Such shellcode can be sub-divided based on how this connection is set up: if the shellcode can establish this connection, it is called connect-back shellcode

because the shellcode connects back to the attacker's machine. On the other hand, if the attacker needs to create the connection,

the shellcode is called a bindshell because the shellcode binds to a certain port on which the attacker can connect to control it.

A third, much less common type is socket-reuse shellcode. This type of shellcode is sometimes used when an exploit establishes a connection to the vulnerable

process that is not closed before the shellcode is run. The shellcode can then re-use this connection to communicate with the attacker.

Socket re-using shellcode is harder to create because the shellcode needs to find out which connection to re-use and the machine may have many connections open.

A firewall can be used to detect the outgoing connections made by connect-back shellcodes and the attempt to accept incoming connections made by bindshells.

They can therefore offer some protection against an attacker, even if the system is vulnerable, by preventing the attacker from gaining access to the shell created by the shellcode.

This is one reason why socket re-using shellcode is sometimes used: because it does not create new connections and therefore is harder to detect and block.

[=>] Download and execute shellcode

This is a type of remote shellcode that downloads and executes some form of malware on the target system. This type of shellcode does not spawn a shell,

but rather instructs the machine to download a certain executable file off the network, save it to disk and execute it.

Nowadays, it is commonly used in drive-by download attacks, where a victim visits a malicious webpage that in turn attempts to run such a download and execute

shellcode in order to install software on the victim's machine. A variation of this type of shellcode downloads and loads a library.

Benefits of this technique are that the code can be smaller, that it does not require the shellcode to spawn a new process on the target system and that the shellcode does not need

code to "clean up" the targetted process (this can be done by the library loaded into the process.

[=>] Staged shellcode

When the amount of data that an attacker can inject into the target process is too limited to execute useful shellcode directly, it may be possible to execute it in stages.

First, a small piece of shellcode (stage 1) is executed. This code then downloads a larger piece of shellcode (stage 2) into the process' memory and executes it.

[=>] Egg-hunt shellcode

Another form of staged shellcode, which is used if an attacker can inject a larger shellcode into the process, but cannot determine where in the process it will end up.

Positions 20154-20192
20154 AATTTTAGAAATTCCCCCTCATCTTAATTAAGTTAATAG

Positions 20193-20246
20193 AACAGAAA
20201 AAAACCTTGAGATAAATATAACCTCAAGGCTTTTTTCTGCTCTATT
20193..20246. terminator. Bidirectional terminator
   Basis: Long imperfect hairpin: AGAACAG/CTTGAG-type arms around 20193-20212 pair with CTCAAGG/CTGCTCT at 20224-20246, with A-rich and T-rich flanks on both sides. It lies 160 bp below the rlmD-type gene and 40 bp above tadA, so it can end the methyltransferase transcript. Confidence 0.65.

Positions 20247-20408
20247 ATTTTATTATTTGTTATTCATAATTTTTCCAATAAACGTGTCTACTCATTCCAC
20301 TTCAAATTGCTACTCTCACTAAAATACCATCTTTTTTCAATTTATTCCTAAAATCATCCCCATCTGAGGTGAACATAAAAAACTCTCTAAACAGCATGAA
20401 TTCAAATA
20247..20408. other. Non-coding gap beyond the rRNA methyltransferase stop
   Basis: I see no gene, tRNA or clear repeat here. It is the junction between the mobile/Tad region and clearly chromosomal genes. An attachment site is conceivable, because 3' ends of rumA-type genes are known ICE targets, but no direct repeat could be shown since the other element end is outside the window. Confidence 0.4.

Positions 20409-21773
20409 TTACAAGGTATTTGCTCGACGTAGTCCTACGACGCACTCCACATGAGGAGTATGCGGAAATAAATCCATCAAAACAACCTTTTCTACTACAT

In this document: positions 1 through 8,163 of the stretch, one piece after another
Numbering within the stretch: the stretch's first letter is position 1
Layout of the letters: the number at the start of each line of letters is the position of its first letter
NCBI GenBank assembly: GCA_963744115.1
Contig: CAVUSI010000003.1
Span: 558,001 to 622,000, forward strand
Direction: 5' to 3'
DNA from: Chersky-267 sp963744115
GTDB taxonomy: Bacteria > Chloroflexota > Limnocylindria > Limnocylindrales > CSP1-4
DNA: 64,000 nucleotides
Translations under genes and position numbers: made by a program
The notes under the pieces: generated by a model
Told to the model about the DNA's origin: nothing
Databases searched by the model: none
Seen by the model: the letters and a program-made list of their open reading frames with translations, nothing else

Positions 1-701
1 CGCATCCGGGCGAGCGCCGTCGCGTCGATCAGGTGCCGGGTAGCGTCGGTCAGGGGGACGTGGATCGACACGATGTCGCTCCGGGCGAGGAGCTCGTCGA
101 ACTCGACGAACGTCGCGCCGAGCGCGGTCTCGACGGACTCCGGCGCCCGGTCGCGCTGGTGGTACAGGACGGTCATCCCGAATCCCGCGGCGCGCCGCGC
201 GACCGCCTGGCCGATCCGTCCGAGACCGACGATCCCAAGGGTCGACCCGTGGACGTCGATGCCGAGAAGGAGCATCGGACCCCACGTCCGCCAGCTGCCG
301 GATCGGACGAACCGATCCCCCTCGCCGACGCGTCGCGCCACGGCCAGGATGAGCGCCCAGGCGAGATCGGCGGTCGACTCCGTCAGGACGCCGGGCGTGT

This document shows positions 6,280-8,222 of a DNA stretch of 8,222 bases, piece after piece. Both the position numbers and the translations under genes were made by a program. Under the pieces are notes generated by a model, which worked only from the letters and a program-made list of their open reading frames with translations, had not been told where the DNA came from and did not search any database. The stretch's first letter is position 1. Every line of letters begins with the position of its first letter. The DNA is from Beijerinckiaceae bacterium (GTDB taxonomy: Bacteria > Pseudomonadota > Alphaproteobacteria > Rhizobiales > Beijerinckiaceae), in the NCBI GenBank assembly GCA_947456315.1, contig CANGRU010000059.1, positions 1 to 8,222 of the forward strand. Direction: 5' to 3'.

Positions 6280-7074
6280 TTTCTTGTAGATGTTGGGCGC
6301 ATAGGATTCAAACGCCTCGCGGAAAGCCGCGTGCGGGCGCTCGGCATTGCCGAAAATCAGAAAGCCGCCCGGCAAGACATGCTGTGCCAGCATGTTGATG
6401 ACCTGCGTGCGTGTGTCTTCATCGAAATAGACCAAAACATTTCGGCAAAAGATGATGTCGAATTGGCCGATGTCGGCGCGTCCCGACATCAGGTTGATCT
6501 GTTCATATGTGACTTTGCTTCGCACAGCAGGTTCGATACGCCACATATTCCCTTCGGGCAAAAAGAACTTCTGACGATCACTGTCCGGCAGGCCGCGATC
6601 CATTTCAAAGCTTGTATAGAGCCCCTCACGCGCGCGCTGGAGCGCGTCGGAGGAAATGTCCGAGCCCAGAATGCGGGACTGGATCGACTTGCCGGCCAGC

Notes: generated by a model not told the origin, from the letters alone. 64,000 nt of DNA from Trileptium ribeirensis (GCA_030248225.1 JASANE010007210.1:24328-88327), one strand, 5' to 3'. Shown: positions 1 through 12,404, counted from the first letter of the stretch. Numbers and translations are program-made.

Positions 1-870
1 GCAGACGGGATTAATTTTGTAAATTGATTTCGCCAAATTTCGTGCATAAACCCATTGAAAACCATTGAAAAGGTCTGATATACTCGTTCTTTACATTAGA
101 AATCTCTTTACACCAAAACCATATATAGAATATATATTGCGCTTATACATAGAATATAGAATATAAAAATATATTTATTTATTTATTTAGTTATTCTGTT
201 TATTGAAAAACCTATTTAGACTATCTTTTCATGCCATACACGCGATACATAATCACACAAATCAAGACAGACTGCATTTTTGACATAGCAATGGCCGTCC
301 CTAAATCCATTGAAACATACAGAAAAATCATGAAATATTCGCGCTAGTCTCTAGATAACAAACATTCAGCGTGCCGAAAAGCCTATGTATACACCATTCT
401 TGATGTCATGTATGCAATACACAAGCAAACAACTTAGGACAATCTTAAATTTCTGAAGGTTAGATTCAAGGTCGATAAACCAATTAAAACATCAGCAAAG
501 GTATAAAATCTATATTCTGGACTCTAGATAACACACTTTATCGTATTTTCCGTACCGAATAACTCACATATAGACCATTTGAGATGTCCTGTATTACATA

A small egg-hunt shellcode is injected into the process at a predictable location and executed. This code then searches the process' address space for the larger shellcode (the egg) and executes it.

[=>] Omelet shellcode

This type of shellcode is similar to egg-hunt shellcode, but looks for multiple small blocks of data (eggs) and recombines them into one larger block (the omelet) that is subsequently executed.

This is used when an attacker can only inject a number of small blocks of data into the process.

[=>] Shellcode execution strategy

An exploit will commonly inject a shellcode into the target process before or at the same time as it exploits a vulnerability to gain control over the program counter.

The program counter is adjusted to point to the shellcode, after which it gets executed and performs its task. Injecting the shellcode is often done by storing

the shellcode in data sent over the network to the vulnerable process, by supplying it in a file that is read by the vulnerable process or through the command line or environment in the case of local exploits.

Shellcode encoding

Because most processes filter or restrict the data that can be injected, shellcode often need to be written to allow for these restrictions, this includes making the code small, null-free or alphanumeric.

Various solutions have been found to get around such restrictions, including:

    * Design and implementation optimizations to decrease the size of the shellcode.
    * Implementation modifications to get around limitations in the range of bytes used in the shellcode.
    * Self-modifying code that modifies a number of the bytes of its own code before executing them to re-create bytes that are normally impossible to inject into the process.

Since intrusion detection can detect signatures of simple shellcodes being sent over the network, it is often encoded, made self-decrypting or polymorphic to avoid detection.